Apr 17, 2014
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Posts tagged: Shabba Ranks

Toppa Top 10: The Year’s Best Dancehall Singles

Words by Jesse Serwer, DJ Theory and Emily Shapiro

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Thanksgiving Throwback: DJ Gravy on Shabba Ranks’ “Trailer Load A Girls”

Words by DJ Gravy

This tune—and trailer-filled video—put Shabba on a whole other level, it’s one of my favorite records to spin and it’s one of Shabba’s biggest hooks that’s easy to sing along to for yankees. I mean you can’t have a hard time with “Girls, girls, everyday, from London, Canada and USA!”

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Toppa Top 10: The Best Fake Reggae Songs

Words by Eddie STATS Houghton and Jesse Serwer

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Style & Vibes: A Look Back At Dancehall Fashion, Pt. 3: The 90s

Words by Mikelah Rose

If you ask most dancehall aficionados, the ’90s is usually their favorite era musically. It was also the most visually stimulating era, especially when it came to the women. The dances got sexier and the fashion became just as raunchy, with “bare as you dare” scantily clad style becoming more and more prevalent as the decade went on. For this new generation of dancehall queens, it was always about outdoing the next gal with your own signature style. Popular trends included jumpsuits, ankle-length shorts, knee-length vests and jackets and pants three times as big…and that’s just the men! Some of the ladies put a feminine twist on baggy fashion with a feminine twist, while others were ready to “skin out” with g-string body suits, cutout dresses and, of course, the ubiquitous pum pum shorts.

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Long Time Yuh Nuh Call: Exclusive Q+A with Patra (+ Web Exclusive Stream)

Words by Jesse Serwer, Photos by Kevin Ornelas

For years, “What ever happened to Patra?” has been one of the great mysteries of dancehall music. The “Queen of the Pack” had a run of crossover hits in the early and mid ’90s including “Romantic Call,” “Worker Man” and “Pull Up to the Bumper,” but after her sophomore album Scent of Attraction in 1995, she essentially disappeared from the scene. (Though she did release two, very below-the-radar albums in the 2000s— 2003′s The Great Escape and 2005′s Where I’ve Been) Recently, after turning up on the bill for a show at BB King’s Blues Club in New York City, we learned that Patra was back in the studio, working on a new album and plotting a comeback. Last month, Tiffany Rhodes of bad-gyal spandex label Butch Diva invited us to meet the elusive singer, whom she’d landed as a model for her fall line, as they prepped for a catalog shoot at Tiffany’s studio in Bed-Stuy, Brooklyn. In one of her first interviews in years, Patra spoke with us (wearing the transparent lace shirt you see in these photos) about everything from her iconic braids and her fashion choices to her days as the “female Shabba Ranks,” her departure from the music business and what she’s been up to all these years. Patra isn’t one to give away secrets, though. She might be on Twitter now, but this is one lady who values having an air of mystery about her.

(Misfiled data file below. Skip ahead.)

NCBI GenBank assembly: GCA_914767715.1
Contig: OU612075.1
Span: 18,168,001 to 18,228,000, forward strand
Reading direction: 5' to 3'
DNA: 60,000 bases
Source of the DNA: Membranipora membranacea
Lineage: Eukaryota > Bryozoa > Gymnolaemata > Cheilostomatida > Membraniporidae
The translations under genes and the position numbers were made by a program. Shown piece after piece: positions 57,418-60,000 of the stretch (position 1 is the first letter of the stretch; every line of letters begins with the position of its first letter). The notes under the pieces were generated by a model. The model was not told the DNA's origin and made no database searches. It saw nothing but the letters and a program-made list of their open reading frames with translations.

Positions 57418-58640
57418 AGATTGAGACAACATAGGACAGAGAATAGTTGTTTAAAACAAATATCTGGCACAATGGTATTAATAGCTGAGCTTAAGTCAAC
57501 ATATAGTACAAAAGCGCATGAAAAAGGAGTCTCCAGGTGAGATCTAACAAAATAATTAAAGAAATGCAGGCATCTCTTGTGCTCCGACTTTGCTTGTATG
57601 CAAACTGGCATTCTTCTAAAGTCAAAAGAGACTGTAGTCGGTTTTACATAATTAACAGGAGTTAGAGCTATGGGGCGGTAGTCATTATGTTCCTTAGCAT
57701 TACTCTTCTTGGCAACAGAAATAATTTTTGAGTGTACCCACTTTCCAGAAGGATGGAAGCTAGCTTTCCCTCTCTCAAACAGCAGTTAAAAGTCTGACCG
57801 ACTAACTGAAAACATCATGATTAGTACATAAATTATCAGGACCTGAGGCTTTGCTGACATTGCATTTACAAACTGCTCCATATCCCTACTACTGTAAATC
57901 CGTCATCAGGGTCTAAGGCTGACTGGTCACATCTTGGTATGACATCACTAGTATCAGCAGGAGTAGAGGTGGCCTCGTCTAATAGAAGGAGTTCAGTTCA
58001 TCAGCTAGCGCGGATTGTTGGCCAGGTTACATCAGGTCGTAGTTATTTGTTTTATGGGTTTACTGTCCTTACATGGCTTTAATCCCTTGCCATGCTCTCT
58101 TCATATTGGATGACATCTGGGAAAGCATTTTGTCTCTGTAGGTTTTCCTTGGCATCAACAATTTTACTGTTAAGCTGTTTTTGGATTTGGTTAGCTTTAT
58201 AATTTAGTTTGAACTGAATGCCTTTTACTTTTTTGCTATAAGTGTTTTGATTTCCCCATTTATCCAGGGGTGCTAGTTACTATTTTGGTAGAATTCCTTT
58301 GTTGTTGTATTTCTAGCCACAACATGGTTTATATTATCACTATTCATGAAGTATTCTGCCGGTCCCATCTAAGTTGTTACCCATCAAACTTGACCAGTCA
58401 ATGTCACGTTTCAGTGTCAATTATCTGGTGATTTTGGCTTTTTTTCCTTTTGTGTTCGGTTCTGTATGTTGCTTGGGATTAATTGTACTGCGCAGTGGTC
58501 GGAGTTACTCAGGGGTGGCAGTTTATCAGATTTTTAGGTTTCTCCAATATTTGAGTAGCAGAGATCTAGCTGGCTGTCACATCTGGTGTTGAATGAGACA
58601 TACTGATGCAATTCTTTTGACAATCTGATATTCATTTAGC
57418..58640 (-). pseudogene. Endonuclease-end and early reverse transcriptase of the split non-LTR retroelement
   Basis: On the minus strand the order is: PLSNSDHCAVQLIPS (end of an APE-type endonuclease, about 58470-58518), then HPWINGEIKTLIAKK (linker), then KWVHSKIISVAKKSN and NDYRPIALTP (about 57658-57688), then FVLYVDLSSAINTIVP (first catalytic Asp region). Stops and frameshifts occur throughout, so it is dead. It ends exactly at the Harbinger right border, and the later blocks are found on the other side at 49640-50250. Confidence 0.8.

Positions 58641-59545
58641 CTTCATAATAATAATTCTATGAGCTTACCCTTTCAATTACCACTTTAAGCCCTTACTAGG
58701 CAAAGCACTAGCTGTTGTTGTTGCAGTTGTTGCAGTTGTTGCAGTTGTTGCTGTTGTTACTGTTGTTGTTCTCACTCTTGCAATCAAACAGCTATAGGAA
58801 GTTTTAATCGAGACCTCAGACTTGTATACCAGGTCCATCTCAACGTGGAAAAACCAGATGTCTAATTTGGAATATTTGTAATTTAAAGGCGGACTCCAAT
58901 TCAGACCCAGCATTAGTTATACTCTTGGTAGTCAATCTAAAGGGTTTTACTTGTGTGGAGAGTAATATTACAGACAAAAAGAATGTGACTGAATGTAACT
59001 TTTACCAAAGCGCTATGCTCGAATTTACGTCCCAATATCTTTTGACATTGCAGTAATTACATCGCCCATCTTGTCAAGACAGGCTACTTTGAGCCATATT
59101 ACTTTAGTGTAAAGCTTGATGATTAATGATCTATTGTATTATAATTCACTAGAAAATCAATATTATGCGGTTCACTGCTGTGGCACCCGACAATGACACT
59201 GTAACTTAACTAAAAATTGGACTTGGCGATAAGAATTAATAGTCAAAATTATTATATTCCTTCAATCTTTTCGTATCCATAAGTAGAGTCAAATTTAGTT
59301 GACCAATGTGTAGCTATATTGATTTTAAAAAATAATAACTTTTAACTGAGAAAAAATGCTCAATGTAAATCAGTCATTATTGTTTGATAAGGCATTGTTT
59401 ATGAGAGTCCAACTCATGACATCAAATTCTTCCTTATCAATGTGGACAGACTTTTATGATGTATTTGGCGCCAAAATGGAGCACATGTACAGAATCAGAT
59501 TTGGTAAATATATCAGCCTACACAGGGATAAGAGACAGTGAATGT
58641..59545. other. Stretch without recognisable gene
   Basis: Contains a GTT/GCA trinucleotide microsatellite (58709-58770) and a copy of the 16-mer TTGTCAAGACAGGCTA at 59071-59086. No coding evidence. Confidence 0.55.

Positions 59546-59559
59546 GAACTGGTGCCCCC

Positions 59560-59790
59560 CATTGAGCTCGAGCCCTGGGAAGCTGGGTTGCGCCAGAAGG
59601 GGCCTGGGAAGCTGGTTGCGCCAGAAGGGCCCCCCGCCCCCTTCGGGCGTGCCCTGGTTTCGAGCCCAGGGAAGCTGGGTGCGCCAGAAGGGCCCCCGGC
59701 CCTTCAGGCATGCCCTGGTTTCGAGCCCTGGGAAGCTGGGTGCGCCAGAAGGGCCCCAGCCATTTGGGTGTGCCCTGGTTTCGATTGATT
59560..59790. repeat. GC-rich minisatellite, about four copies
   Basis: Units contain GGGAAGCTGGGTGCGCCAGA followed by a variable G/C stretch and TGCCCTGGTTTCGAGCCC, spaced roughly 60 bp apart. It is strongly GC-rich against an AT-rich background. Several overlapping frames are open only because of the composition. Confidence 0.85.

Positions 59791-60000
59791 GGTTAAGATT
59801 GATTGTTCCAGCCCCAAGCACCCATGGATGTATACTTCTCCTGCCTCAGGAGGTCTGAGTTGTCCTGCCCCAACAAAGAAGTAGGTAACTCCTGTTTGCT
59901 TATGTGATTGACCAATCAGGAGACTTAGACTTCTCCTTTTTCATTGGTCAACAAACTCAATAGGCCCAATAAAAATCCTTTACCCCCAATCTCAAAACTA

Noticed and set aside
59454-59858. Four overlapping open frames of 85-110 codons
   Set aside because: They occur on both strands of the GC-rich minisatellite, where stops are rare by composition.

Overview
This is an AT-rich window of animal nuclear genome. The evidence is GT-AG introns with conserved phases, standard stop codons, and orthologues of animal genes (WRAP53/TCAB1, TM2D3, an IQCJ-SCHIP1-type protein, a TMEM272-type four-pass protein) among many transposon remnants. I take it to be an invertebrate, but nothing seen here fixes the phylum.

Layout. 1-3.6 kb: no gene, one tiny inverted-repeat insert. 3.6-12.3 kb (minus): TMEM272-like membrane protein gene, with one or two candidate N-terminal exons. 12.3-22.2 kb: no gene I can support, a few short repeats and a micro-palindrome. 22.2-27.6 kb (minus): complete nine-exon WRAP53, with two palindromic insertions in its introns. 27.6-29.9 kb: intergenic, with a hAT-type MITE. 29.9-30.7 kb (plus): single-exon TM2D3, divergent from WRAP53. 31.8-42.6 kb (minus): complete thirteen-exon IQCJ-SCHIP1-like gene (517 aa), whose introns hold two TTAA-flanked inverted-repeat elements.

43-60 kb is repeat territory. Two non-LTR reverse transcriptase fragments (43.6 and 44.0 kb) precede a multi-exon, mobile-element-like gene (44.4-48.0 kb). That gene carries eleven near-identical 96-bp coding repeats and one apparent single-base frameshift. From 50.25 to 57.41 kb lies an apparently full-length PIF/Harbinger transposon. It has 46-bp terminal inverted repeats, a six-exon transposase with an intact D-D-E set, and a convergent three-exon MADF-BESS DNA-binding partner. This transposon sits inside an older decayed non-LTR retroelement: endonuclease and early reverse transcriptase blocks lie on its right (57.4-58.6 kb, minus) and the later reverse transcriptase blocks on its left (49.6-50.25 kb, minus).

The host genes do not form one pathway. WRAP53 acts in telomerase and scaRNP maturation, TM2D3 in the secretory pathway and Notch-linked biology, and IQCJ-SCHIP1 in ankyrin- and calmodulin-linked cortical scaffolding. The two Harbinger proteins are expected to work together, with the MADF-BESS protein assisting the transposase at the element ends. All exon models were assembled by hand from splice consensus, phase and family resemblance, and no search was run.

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Heds and Dreds: Annotated Tribe Called Quest for the Unseasoned Patois Interpeter

Words by Jesse Serwer

If you know your Jazz from your Rhime, you’re probably aware of Phife Dawg’s Caribbean roots. Sometimes thought to to be Jamaican due to his love for reggae and patois inflections, A Tribe Called Quest’s Five Foot Assassin is actually 100-percent Trinidadian. Lesser known is that Q-Tip, too, is of Caribbean heritage: his late father was from Montserrat. Catching the new Tribe documentary Beats, Rhymes & Life last week we were reminded of just how much patois, dancehall lyrics and general yard-isms the Quest MCs spiced their rhymes with. Michael Rapaport’s movie doesn’t delve into this aspect of Tribe’s background but it did have us pulling our Midnight Marauders, The Low End Theory and even The Love Movement LPs out of the crates, and even catching some references we’d never noticed before. Here’s a look at the 10 most yardwise (and Trini-wise) tunes in the Tribe catalog.

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